So this is my story. It’s hard to know where to start. Let’s try diagnosis.
The words ‘I’m sorry to tell you but you have cancer’ we’re the last words I actually listened to. Then my mind shut off and started to digest this impossible fact. I’m 41 – how can I have prostate cancer? The average age for men who get this is in the 70’s.
In fact the only reason I had all the tests was because I was part of a study at the Royal Marsden that I had volunteered for. In fact, the previous examination, blood tests and MRI were all clear so the biopsy results were just a formality. I didn’t even have any symptoms. I only popped in to get my results before I met my partner later that afternoon. I was feeling jovial, looking forward to the sunny day and meeting my friends in the evening to watch the England Versus Iceland football match. It was 12.08pm on Monday 27th June. I know because I looked at my watch because the doctors were 8 minutes late which is rare for them – they were normally so punctual. Perhaps they were rehearsing.
My father died of prostate cancer you see – meaning if I had a hereditary form of it, the tests in the study would help the Royal Marsden identify the causes and possible genetic links. I have a 5 year old boy (Alex) and a 7 year old boy (Aedan) and if this cancer was genetic, I wanted to improve their chances of an early diagnosis later in their own lives and even maybe help offer them a possible future cure. I was thinking of them. Not me. Trying to do my bit. Volunteering probably saved my life. Karma eh? That old devil!
Back to the diagnosis. I was handed my booklet on prostate cancer and I left. I needed to pop to the toilet before I left the building. I went in, shut the door behind me and stared at myself in the mirror. I had then what can only be described as a panic attack. I couldn’t breathe. Adrenaline was screaming through my veins and I fell to my knees. What was happening? Until 5 minutes ago I felt fine.
My partner, Ania was meeting me afterwards and we were popping to a different doctor that she was seeing for another minor issue – so I thought I would tell her afterwards so as not to worry her. I pulled myself together, acted like normal, met her and we walked toward the other appointment. Now picking up my results for all the tests had become a bit of a habit for me, so Ania never really asked how they were as we were only ever expecting good results. But for the first time ever she asked me how the appointment went. So I said ‘Fine, normal, you know how it is’. She said nothing and impressed with my acting, I carried on. But she asked again ‘So what did they say?’. ‘Nothing really’ I said, ‘the usual’. ‘What’s the usual?’ she said. I mean seriously. The one time I have something bad to say and she’s digging for more information. This is a girl who knows me too well.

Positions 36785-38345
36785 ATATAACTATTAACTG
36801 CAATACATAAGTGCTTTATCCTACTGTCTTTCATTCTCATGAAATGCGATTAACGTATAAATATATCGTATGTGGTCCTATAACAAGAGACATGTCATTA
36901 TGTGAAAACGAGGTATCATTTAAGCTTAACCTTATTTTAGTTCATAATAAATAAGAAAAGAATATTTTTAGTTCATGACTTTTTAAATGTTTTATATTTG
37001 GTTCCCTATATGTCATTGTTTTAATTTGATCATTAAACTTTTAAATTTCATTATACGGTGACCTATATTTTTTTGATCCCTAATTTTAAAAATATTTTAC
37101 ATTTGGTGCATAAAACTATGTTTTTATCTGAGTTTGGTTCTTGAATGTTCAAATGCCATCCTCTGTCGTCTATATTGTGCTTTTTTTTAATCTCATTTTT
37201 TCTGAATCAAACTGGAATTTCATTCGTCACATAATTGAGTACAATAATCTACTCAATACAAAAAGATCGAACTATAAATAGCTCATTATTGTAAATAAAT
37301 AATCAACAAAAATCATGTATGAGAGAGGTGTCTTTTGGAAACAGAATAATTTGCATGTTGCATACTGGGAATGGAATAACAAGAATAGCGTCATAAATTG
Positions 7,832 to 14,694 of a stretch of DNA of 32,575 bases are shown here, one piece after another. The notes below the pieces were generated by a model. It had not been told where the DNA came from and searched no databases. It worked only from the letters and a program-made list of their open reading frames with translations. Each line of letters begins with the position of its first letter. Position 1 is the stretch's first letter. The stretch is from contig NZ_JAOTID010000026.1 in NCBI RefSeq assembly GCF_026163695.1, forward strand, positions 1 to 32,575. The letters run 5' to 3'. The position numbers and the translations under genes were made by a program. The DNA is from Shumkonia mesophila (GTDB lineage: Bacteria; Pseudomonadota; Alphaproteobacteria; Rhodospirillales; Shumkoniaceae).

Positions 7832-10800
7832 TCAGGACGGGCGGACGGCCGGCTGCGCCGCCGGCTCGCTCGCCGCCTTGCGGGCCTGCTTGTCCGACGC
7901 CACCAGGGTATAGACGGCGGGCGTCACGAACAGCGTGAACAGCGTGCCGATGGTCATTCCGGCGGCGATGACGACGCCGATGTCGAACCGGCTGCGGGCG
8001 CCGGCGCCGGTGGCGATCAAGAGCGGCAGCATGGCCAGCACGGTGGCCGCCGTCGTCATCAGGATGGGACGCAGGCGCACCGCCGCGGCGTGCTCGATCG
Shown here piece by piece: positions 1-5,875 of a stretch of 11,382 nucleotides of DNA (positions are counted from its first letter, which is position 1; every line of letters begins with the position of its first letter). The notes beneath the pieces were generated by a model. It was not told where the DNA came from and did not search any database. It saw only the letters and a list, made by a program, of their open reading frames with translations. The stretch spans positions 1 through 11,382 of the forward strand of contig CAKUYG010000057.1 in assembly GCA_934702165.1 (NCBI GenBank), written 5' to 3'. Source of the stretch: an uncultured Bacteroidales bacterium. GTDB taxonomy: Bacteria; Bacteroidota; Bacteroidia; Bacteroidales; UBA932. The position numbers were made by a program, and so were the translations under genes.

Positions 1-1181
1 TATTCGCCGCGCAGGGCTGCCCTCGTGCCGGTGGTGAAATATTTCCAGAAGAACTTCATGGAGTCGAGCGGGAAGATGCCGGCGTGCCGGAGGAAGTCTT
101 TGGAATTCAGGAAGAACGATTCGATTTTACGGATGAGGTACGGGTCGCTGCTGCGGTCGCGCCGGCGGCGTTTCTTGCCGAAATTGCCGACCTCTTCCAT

I looked her in the eyes and said. ‘I have cancer’. Then I proceeded to cry like a baby in the middle of the street. What a horrible world ‘Cancer’. Saying it out loud made it real. Made it scary. ‘What do you mean Cancer?’ she said? Then I told her I had been diagnosed with early onset prostate cancer. She looked me in the eyes, and said ‘It’s OK baby. We’ll get through this together. It’s going to be OK’. I had never needed to hear those words more. We stood in the street, both of us crying, holding each other, not sure what to do. And there we stayed for some time.
I am very lucky. Ania is incredible. She is so loving, thoughtful and supportive. Without her in the street that day, I don’t know what I would have done. We had a relatively normal day after that, and met my friends and the England football team got beaten. In other words, it was a normal day other than the diagnosis. I told my friends of course. One of them, Chris had had testicular cancer ten years previously. He hugged me when I told him and once again I fell apart. Never have I more needed a friend. I saw hope in him – he had been clear of cancer for years. Hope. Something to hold onto. I cried again. Then again when I told my other friends. I felt ashamed and stupid. The beer probably wan’t helping me much. Nor England’s shameful defeat.
I was worried that I was going to die. My sons would grow up without a Dad. My partner would be left alone. My little sister would be devastated. I gave up my career in banking 2 years ago to become a professional actor – what would I do financially if I got really sick? How would I cope? Would I ever realise my dreams or would my life be cut short?
My friends and family have been excellent – I dreaded telling them but when each one was told, the next one got easier and they were all supportive. Telling my sister was hard, who like me had had to watch my own father die of the disease ten years before – at the relatively young age of 59. But she took it well and after a very emotional call, I think I calmed her down. Actually, I know I didn’t as I know how emotional she gets but she did a good job of pretending as to make me feel better.